Numerous seals / sea lions rest on a dock in the San Francisco bay in California in November 2010.
Here is a another picture (taken from the wharf at Santa Cruz, California) of two sea lions playfully swimming around each other in the emerald-green waters of the north Pacific Ocean.
Taken through the glass of a 55-gallon salt water aquarium in my home, this picture shows a medium-sized yellow tang. A salt water aquarium is a big step up from a freshwater tank, and there is a lot more things you have to take care of ... The work pays off because salt water fish are far more colorful than their fresh water cousins. The yellow tang here eats mostly algae (freeze-dried seaweed) and is a common favorite in salt water tanks.
Here is a picture of a large sea anemone attached to the rock-bottom of a tidal pool at low tide along the coast of Northern California. These beautiful and colorful creatures use the long tentacles extended into the water to catch small fish, plankton, and other prey and pass it to its central mouth. The tentacles contain stinging cells much like those of a jellyfish and their color is actually caused by symbiotic (one helping another) algae within the organism itself. Some fish even find "homes" and protection among the tentalces.
Thousands of mussels cling to a rock along the Northern California coast at low tide. The entire rock surface is completely covered by such shelled creatures called bivalves (two shelled) and also play an important role in cleaning the water. Coastal rocks and tidal pools are one of the most important but delicate ecosystems on earth.
Here is a picture of a large purple-colored starfish attached to another rock in a tidal pool along the Northern California coast at low tide. Also, check out the many life forms on the rock itself, such as burrowing chitons, barnacles, and other shellfish. This type of rock, teaming with life, is called "live rock".
Here is a another picture of a large starfish attached to a tidal pool rock in Northern California. This one is colored bright orange.
This is a small crustacian known as a "sand flea" which hops across the beaches of the Pacific US coast in many numbers. The correct name for this shrimp-like creature is a talitridae, and burrows into the sand on the beach. These amphipods are very small shrimps, and have black eyes, to the right in this picture. The legs / tail are to the left. These animals are slightly larger than a grain of rice.
Not exactly an animal, but one of the most important plants that provide a marine habitat for sealife along the cold waters of the North Pacific Ocean off ther west coast of the United States. This is a picture of myself, along the coast of North-Central California, holding an entire piece of bull kelp, which is the largest of marine "algae" (or simply "seaweed"). These plants fasten themselves to the rocky ocean bottom with a "hold fast" root seen hanging down to the right. The large bulblike portion to the left is filled with gas, and serves as a float to allow sunlight to reach the leaves of the plant, also hanging down to the left from the bulb. Kelp "forests" create a diverse biological habitat for marine mammals, fish, crustacians, and many other sea creatures in this area. Bull kelp "leaves" are also edible, are a popular Asian delicacy, and can be eaten right off the plant!


Here is a large jellyfish I am holding by it's non-stinging bell in the Florida Keys in March 2010. These sit at the bottom of the Florida Bay, with their tentacles facing upward, and only swim like a regular jellyfish when disturbed or migrating. The tentacles / oral arms capture small fish and crustacians and pass them to the jellyfish "mouth" after disabling them with stinging cells in the oral arms.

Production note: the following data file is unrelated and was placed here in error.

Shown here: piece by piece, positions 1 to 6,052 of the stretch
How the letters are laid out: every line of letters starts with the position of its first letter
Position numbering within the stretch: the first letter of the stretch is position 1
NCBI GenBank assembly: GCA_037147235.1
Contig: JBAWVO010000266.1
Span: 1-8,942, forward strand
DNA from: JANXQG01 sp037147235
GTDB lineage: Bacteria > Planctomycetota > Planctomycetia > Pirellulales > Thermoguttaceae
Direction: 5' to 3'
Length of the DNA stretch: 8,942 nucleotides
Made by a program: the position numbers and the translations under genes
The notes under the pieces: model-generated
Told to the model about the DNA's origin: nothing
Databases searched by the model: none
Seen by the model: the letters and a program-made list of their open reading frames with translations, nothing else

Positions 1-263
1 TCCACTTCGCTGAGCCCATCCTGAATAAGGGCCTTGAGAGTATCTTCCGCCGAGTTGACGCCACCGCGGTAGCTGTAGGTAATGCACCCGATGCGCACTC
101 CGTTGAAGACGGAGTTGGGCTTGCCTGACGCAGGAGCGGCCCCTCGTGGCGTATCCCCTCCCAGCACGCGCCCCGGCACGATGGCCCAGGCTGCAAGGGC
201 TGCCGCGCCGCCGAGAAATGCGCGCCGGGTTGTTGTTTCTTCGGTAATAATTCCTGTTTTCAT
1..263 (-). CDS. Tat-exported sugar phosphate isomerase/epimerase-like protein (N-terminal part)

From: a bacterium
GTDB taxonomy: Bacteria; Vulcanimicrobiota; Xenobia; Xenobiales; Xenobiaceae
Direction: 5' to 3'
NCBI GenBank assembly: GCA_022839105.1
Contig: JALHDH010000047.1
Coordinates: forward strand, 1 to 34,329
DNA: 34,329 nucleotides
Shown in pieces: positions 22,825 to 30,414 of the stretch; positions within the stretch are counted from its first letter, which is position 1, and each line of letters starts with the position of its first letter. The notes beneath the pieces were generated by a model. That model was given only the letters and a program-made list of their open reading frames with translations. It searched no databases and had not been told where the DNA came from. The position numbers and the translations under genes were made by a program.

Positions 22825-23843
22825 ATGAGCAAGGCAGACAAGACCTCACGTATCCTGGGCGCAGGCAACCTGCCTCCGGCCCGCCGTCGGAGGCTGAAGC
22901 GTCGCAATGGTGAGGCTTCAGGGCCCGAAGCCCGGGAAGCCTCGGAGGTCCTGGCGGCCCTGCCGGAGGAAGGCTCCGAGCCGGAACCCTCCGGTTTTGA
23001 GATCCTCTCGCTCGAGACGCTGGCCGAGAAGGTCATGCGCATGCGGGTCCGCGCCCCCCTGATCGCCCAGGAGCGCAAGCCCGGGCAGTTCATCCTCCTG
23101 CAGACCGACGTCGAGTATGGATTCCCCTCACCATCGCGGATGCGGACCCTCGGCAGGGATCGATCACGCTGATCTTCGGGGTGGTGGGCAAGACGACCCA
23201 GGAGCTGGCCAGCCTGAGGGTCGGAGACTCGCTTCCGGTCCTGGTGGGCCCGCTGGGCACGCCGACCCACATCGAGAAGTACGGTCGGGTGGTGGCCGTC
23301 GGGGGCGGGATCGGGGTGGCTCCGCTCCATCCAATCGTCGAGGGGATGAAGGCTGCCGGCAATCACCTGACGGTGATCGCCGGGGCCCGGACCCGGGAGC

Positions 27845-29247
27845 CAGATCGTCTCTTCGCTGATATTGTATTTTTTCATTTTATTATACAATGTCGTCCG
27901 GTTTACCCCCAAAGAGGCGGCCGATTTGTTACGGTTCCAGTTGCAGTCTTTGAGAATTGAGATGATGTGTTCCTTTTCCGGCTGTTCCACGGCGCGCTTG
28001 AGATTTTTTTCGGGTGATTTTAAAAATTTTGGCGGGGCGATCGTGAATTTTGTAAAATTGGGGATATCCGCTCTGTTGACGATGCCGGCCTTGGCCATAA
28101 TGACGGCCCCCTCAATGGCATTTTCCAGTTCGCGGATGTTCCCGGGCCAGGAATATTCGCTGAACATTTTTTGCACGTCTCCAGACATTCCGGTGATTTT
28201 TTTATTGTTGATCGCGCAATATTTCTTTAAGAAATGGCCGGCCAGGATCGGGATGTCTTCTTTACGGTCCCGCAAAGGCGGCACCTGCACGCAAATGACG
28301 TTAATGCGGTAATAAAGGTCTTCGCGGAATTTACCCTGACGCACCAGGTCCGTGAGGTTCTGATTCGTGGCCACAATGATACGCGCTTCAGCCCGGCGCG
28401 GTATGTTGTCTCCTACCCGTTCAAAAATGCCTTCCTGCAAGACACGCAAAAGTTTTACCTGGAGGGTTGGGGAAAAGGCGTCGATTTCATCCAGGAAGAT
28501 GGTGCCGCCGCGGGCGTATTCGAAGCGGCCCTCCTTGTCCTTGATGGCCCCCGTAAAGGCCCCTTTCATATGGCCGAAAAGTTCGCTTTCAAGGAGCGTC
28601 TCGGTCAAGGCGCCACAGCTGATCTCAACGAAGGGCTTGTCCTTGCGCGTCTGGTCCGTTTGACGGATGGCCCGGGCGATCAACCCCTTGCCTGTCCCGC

Deep in the entrance of Carlsbad Caverns in New Mexico, a hibernating cave bat silouette is revealed by a camera with nite vision. The bat is upside down with its wings partially opened in the typical bat formation. The cave bats remain this way until dusk, where they leave the cave as a group to search for food in total darkness. There are plenty of formations in a cave that are perfect for bats to sleep in this manner.
While on a swamp buggy tour through the Florida Everglades on the Seminole Indian Reservation in the Florida Everglades, many free roaming pigs and piglets were observed. These are not quite "wild boars", but are free roaming throughout the pastures and dry land within the federally protected confines of the reservation. The Seminole tribe has been maintaining this area since the pigs were introduced here in the turn of the 19th century. They range in size from several hundred pounds to small enough to hold in one arm.
A large spider hangs in a large web suspended between two trees in Saint Augustine, Florida. The spider is about 2 inches across, and the blue sky provides a perfect backdrop for the specimen. Note the thin strands of the web surrounding the spider.
Here is a picture of myself feeding a brown squirrel on a park bench in Boston, Massachusetts. Normally you cannot get this close to these animals, but in this public park, they are tame enough to eat peanuts right out of your hand.
This is a picture of a sea lion swimming off the Wharf in Santa Cruz, California in mid November 2007. The point in this picture is not the sea lion, but the murkey brownish / red tint to the water. This is a RED TIDE that affected the area in late fall 2007. Red tide is caused by small plankton (tiny plants and / or animals) in excessive amounts and can be toxic, resulting in fish kills and beach closures. This water normally has anywhere from a blue-green to emerald green color, depending on how much "harmless" phytoplankton is present (tiny plants). Red tides are sometimes naturally occurring but can be enhanced by agricultural runoff, especially where rivers empty into the ocean.